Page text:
Through Jeremiah God warns Israel and, by extension, all nations. In the last verse of our passage today we read, “Turn from your evil ways, each one of you, and reform your ways and your actions”. No, as people of faith we cannot be a part of the evil or injustice or abuse or… But, yes, we are also called to live out an active and engaging faith. We are called to let our light shine for all to see. In doing so we strength not only our own faith, our families, and our churches, but our communities as well. May it be so for you and for me.

Prayer: Lord, help me to be light and love outside the walls of my home and my church. Lead me to shine your love and light out into my neighborhood, my community, and beyond. Amen.


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All Nations, All Peoples

Reading: Luke 4: 21-30

Verse 23: “Surely you will quote me this Proverb: ‘Physician, heal yourself’. Do here in your hometown…”

It is likely that almost everyone in the synagogue in Nazareth knew Jesus – many since He was a baby or since He was a small boy. As He claims that He fulfills the prophecy from Isaiah 61, many in the crowd think or say, “Isn’t this Joseph’s son”? Isn’t Jesus just the carpenter’s boy? Hearing or sensing this, Jesus says, “Surely you will quote me this Proverb: ‘Physician, heal yourself’. Do here in your hometown…”. It is hard to be at home as something or someone different than you were just a few months before. The crowd, who are hanging in the balance, want to see someone new, someone who has made good. To know it is true, they want to see a sign, a miracle. They want proof for who Jesus is claiming to be.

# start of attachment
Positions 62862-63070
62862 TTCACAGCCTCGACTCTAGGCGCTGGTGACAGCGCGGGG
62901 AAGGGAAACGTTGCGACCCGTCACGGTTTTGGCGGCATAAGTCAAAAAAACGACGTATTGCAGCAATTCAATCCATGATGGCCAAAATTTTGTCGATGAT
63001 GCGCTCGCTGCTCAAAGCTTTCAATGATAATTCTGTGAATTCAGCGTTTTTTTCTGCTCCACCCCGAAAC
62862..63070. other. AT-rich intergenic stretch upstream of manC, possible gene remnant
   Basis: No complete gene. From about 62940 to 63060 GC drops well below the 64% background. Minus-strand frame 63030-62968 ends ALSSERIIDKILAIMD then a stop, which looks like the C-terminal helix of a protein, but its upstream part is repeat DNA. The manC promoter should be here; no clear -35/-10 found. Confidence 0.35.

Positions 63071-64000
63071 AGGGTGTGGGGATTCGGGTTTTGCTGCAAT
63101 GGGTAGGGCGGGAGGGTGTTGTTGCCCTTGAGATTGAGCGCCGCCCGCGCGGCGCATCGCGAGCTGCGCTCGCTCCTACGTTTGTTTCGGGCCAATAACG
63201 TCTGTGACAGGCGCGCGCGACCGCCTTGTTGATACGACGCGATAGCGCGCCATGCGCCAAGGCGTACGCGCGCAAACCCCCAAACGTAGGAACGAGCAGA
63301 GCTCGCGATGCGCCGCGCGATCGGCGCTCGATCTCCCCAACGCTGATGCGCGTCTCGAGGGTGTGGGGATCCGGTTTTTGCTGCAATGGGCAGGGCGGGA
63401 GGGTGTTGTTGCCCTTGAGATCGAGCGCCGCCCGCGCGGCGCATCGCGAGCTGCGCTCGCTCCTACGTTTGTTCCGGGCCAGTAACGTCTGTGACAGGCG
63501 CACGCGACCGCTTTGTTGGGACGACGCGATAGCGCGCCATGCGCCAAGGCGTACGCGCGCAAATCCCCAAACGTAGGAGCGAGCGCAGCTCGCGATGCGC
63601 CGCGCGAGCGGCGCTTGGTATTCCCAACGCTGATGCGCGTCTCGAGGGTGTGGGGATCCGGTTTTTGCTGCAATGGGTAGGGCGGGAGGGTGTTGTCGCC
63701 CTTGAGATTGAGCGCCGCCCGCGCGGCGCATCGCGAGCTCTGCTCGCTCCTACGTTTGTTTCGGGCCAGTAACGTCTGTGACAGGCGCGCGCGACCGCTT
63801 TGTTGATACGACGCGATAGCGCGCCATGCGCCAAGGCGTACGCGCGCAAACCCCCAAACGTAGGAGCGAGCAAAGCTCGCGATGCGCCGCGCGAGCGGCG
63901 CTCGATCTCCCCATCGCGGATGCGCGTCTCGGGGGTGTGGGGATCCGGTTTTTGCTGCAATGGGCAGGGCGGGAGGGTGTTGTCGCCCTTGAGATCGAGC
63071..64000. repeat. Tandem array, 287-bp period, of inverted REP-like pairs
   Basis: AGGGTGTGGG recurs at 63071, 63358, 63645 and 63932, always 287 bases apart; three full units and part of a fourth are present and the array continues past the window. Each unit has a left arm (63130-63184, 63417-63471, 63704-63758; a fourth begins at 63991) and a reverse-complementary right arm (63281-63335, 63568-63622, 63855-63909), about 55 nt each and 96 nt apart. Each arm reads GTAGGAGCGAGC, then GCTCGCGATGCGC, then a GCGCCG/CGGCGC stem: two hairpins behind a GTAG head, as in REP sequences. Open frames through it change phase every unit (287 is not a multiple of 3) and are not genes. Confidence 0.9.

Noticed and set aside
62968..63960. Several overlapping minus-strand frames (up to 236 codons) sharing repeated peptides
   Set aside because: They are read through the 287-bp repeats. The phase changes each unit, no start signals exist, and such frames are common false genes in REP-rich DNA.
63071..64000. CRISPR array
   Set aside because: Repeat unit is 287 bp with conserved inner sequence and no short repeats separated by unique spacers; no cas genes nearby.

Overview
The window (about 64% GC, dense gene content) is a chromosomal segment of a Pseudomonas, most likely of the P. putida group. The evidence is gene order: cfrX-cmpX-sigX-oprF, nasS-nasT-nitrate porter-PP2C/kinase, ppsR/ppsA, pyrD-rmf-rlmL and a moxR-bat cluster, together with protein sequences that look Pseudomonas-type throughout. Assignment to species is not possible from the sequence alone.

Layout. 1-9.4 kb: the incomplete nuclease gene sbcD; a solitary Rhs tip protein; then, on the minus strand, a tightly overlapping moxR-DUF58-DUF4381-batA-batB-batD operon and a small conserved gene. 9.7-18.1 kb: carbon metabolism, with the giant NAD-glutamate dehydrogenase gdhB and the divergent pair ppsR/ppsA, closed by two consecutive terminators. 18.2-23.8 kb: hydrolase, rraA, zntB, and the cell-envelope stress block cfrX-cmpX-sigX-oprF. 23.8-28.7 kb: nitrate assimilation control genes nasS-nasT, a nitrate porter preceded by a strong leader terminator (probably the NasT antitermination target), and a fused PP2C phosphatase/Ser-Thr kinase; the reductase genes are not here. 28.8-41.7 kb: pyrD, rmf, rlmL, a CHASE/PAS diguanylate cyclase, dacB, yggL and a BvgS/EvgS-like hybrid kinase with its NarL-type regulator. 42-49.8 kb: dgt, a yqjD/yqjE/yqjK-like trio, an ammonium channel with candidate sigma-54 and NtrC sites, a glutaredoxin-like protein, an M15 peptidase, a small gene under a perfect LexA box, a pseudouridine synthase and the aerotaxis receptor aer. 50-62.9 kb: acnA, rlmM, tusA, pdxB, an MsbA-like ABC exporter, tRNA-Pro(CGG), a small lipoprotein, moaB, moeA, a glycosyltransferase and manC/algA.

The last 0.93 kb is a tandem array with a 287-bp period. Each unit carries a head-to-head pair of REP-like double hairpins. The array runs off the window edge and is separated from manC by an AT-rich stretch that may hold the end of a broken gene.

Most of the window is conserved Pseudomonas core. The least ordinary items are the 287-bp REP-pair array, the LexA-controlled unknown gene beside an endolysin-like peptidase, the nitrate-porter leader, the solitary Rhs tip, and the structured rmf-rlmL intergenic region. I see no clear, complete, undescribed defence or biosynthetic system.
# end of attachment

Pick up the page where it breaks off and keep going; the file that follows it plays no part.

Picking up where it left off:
Perhaps the words from Jeremiah 1 – the words that we have been looking at the past two days – began to ring in Jesus’ ears. Maybe Jesus hears God reminding Him of who He was created to be. Jesus knows the plans that God has for Him. Perhaps this is what keeps Jesus from offering a sign at this moment. Pretty fresh off of the temptations in the wilderness, perhaps Satan returns with a fury, egging Jesus on to ‘just do it’. Satan would delight in Jesus using His power for the wrong reasons – to bring Himself glory. But Jesus resists all of this.

Instead, Jesus chooses to redefine their understanding of God and faith. To His audience, who are part of the chosen people, Jesus shares two stories that illustrate that God is bigger than Israel’s God. In reminding them that God rescued a foreign widow’s son fro death and healed a Syrian army commander of leprosy, Jesus is saying that it is not all about Israel. The idea that God’s love extends beyond them, beyond the people who keep the circle tightly closed, beyond the people who look down upon all outside of Israel as Gentiles, this was too much.

Yet we know it is not too much. To go just to Zarephath or to heal just an outsider who wanders in is not enough. Jesus called us to go to the ends of the earth, to make disciples of all nations, if all peoples. May it be so.

Prayer: Lord, may I live into Jesus’ vision of the kingdom here on earth. It is a kingdom that includes all people. May I see all as a part of your family, especially those who have trouble seeing it themselves. Guide me to help others to become someone who walks in the light and love of Jesus. Amen.


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On the Throne

Reading: 1 Samuel 8: 4-20

Verse Seven: And the Lord told him… “It is not you they have rejected, but they have rejected me”.

The Israelites come to Samuel with a request: give us a king. The people want a king to lead them. A king rallies the troops and goes out in battle before the army. A king can negotiate with the nations around them. The people say, “then we will be like other nations”. But this is not God’s plan. This was not God’s intent for the chosen people.